You should trust your instincts (gut) 
when making decisions.
Agree: 94%Disagree: 6%
In the story, if Tom had listened to his gut, he would have joined his wife from the start, and not risked his life on the ledge.  However, without having gone through that ordeal, Tom may never have realized what truly was important. 

I will tell you the ONLY thing you need to know here –  ALWAYS trust your gut. Period. 

People should take risks in their lives. Agree: 94%Disagree: 6%
In the story, Tom takes a BIG risk trying to rescue an important document.  In fact, he risks the most important thing a person can risk… his life.  There is this moment, in the story, when Tom is on the ledge, and he realizes, “he had made a mistake” (Finney 4) and is frozen in terror.

One of my favorite French adages is, “Qui ne risque rien, n’a rien.” which, loosely translates to He risks nothing, has nothing

You should do whatever it takes to get
ahead in your career.
Agree: 72%Disagree: 28%
In the story, Tom chooses to work from home, instead of accompanying his wife.  

Whether it’s fair or not, I feel like this is a harder reality for women, than for men.  When I hear this statement, a statement which 72% of students agreed with – the majority being female students, I can’t help but think about all the compromises women have to make in order to “get ahead” in our careers.   Here’s an article from The Atlantic outlining “Why Women Still Can’t Have It All” which speaks on this reality.

People will do anything to survive in their careers.Agree: 65%Disagree: 35%
In the story, the fact that Tom was willing to risk his life going on that ledge in order to grab an important paper – is a testament to how being so single-minded in prioritizing work over everything else – can truly be dangerous.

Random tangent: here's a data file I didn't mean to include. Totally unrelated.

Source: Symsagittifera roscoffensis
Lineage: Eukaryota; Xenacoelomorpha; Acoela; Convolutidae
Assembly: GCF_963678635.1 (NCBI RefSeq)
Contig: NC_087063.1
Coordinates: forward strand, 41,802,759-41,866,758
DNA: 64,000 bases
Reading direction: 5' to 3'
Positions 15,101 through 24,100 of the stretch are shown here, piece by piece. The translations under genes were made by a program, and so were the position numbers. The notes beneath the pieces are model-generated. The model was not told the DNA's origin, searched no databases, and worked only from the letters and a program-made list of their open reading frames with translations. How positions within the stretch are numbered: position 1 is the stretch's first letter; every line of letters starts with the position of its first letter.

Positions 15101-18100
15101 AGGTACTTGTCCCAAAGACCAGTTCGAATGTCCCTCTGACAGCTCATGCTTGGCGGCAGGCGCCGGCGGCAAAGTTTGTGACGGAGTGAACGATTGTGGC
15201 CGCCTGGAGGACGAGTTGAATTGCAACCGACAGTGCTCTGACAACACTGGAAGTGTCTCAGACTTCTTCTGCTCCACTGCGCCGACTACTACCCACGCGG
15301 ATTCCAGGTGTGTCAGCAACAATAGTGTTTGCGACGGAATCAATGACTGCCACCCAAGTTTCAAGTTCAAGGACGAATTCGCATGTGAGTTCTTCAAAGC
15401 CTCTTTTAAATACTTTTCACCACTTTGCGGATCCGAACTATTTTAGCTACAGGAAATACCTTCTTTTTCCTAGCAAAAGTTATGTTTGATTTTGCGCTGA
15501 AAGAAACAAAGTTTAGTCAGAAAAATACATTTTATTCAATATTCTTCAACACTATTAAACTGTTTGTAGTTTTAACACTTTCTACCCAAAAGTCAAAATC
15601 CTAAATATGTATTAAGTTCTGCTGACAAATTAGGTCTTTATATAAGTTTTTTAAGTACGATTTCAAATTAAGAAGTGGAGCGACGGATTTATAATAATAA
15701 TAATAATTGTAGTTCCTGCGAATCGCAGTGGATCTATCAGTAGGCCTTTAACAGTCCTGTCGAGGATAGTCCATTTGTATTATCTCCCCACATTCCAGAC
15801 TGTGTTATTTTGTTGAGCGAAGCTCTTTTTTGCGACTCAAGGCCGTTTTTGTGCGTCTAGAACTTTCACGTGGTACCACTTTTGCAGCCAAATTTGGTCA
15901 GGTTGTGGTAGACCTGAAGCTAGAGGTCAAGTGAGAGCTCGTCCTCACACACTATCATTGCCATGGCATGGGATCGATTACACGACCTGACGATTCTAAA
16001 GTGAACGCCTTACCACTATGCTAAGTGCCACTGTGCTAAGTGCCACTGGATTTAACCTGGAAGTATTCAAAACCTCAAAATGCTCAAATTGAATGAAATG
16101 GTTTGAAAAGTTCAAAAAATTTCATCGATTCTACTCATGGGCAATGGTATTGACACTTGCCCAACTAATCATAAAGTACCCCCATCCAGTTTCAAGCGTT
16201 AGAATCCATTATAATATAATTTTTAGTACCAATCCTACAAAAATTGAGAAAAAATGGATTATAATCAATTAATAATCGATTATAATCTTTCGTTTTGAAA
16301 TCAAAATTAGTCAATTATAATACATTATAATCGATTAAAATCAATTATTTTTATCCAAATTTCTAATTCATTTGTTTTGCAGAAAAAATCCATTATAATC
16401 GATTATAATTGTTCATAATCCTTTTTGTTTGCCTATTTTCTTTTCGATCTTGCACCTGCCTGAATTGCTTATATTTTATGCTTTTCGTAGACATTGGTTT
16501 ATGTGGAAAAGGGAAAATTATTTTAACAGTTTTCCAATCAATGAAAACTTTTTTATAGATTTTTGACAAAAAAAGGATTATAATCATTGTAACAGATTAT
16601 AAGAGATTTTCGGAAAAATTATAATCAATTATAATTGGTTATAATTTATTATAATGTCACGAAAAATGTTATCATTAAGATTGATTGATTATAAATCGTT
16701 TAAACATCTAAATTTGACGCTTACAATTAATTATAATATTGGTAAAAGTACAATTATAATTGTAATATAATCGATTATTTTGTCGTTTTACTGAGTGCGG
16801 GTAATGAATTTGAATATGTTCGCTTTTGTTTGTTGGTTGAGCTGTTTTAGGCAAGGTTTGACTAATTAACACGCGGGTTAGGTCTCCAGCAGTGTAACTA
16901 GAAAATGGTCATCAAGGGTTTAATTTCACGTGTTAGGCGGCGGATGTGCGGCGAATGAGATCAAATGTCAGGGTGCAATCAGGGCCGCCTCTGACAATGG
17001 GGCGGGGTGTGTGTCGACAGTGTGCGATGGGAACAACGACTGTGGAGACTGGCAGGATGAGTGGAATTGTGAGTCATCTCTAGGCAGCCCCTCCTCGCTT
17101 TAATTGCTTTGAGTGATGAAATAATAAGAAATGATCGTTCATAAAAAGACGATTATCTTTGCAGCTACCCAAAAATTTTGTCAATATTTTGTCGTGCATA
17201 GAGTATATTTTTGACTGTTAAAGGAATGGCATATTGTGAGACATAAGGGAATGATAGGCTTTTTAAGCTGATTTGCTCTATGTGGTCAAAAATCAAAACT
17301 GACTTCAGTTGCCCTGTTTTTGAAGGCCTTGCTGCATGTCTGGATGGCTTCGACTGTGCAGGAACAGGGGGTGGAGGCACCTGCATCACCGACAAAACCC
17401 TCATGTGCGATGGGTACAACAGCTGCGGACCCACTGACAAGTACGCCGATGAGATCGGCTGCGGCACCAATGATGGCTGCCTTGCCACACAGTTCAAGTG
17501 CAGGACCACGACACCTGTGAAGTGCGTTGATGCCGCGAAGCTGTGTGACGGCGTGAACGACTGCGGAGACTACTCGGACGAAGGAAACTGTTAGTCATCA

People will do anything to survive 
in their relationships.
Agree: 57%Disagree: 43%
No evidence in the story to support this statement – which, ironically, supports the point I am trying to make about how we prioritize work over relationships.
Survival depends more on courage 
than common sense.
Disagree: 54%Agree: 46%
In the story, SURVIVAL takes on several faces. In the beginning, survival is all about Tom staying at home and doing work so that he can get ahead. In the middle, survival is all about Tom making it back inside after risking his life to grab an important paper for work. In the end, survival is all about Tom prioritizing what really is important. When it comes to survival – context matters. 

We are all surviving something – and when you’re in that mode, you do what you can – and that takes courage.  In fact, I would argue that “common sense” – as it is being used here, is a bit patronizing.  


This is the last short story we are sharing with our students before the school year ends.  

The MESSAGE I want students to take away from this is that, when it matters (AND IT ALWAYS MATTERS), there are more important things in life than work.  

That summer, twenty-six years ago, my parents made a choice.  Often, when we are younger, all we can do is trust that the people who are responsible for us are making the right choices. Even if it’s as simple as choosing which story to share. Because, I have a feeling, that twenty-six years from now, this will be the moment that they remember – maybe not the story – but hopefully, the message. 

With that having been said, now is the perfect time to re-prioritize what is important to you.  Don’t wait until you’re on a ledge to figure out what truly matters.